Hot or not: Client-side vulnerabilities and web application attacks

A good place to look for the most recent, important malware developments is the SANS Top 20 list of internet security threats. It's also a great place to get a glimpse of where attack trends may be heading, and to find the best approach to protecting your systems.


According to SANS' annual update for 2007, the ominous trend of cybercriminals targeting client-side software continues to accelerate. Attackers started focusing on client-side applications in 2006, as we reported in this column last month and back in May


There is a silver lining in this bad news: It illustrates, to some degree, that many organizations have improved the security of their network perimeters.


During the past few years, many companies have made wise investments in security software and have taken greater care in managing their firewalls and anti-malware software; they also have put into place good risk management efforts that include vulnerability scanning and remediation programs. 


Also, web-server software and server operating systems security have been improved. These trends have contributed to the declining incidence of dramatic worm events like MS Blaster and SQL Slammer.


While corporate networks are far from hack-proof, they currently are proving to be a more hardened attack target than most endpoints.


However, it still is too easy to successfully take advantage of non-security-savvy end-users who are quick to be tricked into opening a maliciously crafted email, document, or spreadsheet. End-users also are quick to install all sorts of programs – media players, P2P file-sharing applications – or surf to malicious websites and inadvertently jeopardize the most valiant security efforts.


Careless end-users are fueling the steep increase in attacks on endpoints (for example, attacks against Microsoft Office applications jumped 300 percent from 2006 to 2007), and they are why we will continue to see the number of endpoint attacks grow for the foreseeable future.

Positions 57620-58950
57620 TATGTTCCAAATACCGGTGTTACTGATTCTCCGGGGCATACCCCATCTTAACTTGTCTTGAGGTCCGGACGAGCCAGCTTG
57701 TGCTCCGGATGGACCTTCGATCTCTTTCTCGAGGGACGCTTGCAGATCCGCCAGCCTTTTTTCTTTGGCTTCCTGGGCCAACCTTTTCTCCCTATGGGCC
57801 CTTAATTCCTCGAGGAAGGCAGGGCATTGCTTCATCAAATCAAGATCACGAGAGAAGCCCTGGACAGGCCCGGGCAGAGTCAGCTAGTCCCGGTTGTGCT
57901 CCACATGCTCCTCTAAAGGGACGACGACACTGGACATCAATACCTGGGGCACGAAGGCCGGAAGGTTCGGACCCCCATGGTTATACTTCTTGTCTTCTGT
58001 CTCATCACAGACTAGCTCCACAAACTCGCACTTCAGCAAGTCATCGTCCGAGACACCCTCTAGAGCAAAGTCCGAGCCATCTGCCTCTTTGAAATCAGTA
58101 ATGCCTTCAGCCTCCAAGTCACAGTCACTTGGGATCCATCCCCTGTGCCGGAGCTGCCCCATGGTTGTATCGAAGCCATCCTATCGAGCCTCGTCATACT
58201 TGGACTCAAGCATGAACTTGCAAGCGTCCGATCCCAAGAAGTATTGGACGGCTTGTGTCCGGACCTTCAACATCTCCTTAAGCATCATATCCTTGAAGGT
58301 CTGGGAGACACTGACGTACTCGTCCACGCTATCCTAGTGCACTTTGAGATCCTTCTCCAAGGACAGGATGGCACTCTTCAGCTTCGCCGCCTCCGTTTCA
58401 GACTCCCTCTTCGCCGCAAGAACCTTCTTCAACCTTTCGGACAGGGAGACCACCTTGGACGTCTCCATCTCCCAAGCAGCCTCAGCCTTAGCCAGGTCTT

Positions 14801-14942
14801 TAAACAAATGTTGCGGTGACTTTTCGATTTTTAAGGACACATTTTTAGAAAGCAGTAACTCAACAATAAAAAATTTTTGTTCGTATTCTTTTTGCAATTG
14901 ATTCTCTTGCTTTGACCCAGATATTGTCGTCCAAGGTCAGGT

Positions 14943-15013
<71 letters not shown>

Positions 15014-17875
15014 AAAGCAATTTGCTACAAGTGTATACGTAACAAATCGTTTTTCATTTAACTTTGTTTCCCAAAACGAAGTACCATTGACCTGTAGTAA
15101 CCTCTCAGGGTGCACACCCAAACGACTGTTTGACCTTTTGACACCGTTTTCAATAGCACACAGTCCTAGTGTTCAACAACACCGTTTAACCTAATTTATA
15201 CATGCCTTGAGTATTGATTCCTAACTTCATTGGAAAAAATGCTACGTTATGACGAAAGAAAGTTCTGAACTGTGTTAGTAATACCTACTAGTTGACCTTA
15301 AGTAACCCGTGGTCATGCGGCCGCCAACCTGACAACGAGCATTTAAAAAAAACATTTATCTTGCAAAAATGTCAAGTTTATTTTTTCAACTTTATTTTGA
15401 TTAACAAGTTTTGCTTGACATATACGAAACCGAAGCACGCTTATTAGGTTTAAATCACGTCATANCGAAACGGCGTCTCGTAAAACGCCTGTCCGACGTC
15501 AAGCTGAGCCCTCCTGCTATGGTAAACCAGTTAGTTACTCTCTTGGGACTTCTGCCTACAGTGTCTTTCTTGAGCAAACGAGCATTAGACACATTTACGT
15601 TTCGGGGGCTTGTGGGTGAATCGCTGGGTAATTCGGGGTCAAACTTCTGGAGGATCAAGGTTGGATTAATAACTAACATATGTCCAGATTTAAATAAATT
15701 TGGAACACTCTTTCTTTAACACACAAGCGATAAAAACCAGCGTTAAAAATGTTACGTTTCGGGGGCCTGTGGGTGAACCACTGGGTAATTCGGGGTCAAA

You can expect to encounter in 2008 more and more exploit code designed to target media players, social networks, video and audio streams, and VoIP protocols, as well as more creative methods to infiltrate web browsers.


The other powerful trend highlighted by the SANS Top 20 involves web application vulnerabilities. We will see continued attacks on web applications, either on the server side (with web servers and applications) or on the client side (with flaws on the browser of java code). 


A new example of these types of attacks is the cross-site request forgery attack, abbreviated either as CSRF or XSRF. While this attack is similar to the now all-too-familiar class of cross-site scripting attacks, in this case the attacker injects attack code into the web application (on the server side) from a trusted end-users' client system.


Generally, in a request forgery attack the attacker piggybacks off an authenticated web session to then conduct unauthorized transactions. The attacker manages to do this after the end-user already has logged onto a website or account; the user is enticed to click on a malicious link, possible through an email or instant message, or by browsing to a malicious website.


So it bears repeating that users should always remember not to open emails or surf the web (no matter how convenient browser tabs are) while conducting sensitive transactions of any kind over the internet. This is especially true as more creative social engineering attacks, as well as highly targeted phishing attacks (or “spear phishing”), continue to rise.


No matter what kind of attacks the future brings, it is always important to keep in place the fundamental efforts necessary to keep systems secure. End-user security awareness training is more critical than ever. As security professionals, we are all too familiar with the risks of surfing to some of the more racy areas of the internet, or opening e-cards, MP3s, and videos seemingly sent by friends. But most users – from salespeople to accountants and business managers – are not, and need continuous reminding.


For more technical types of attacks and vulnerabilities, such as securing the flaws within web browsers, office software, email clients, and media players, the front line defense remains largely the same: You want to have the processes in place to maintain secure system and application builds before deployment—and to change control and risk management programs, which requires regular scanning and remediation of the entire IT infrastructure.  And don't forget the basics of well-policed firewalls, anti-malware software, and IDS/IPS systems configured to spot suspicious traffic attempting to enter and/or leave networks.


Because IT risks evolve rapidly, it's also a good idea to check in on the SANS Top 20 link Internet Security Risks throughout the year. This list is a living document, and it is updated periodically. Now in existence for seven years, it is one of the most thorough examinations of the most pressing internet security threats available, based on the input of 43 security experts from government, industry, and academia from six countries.


- Amol Sarwate is director of Qualys' vulnerability research lab


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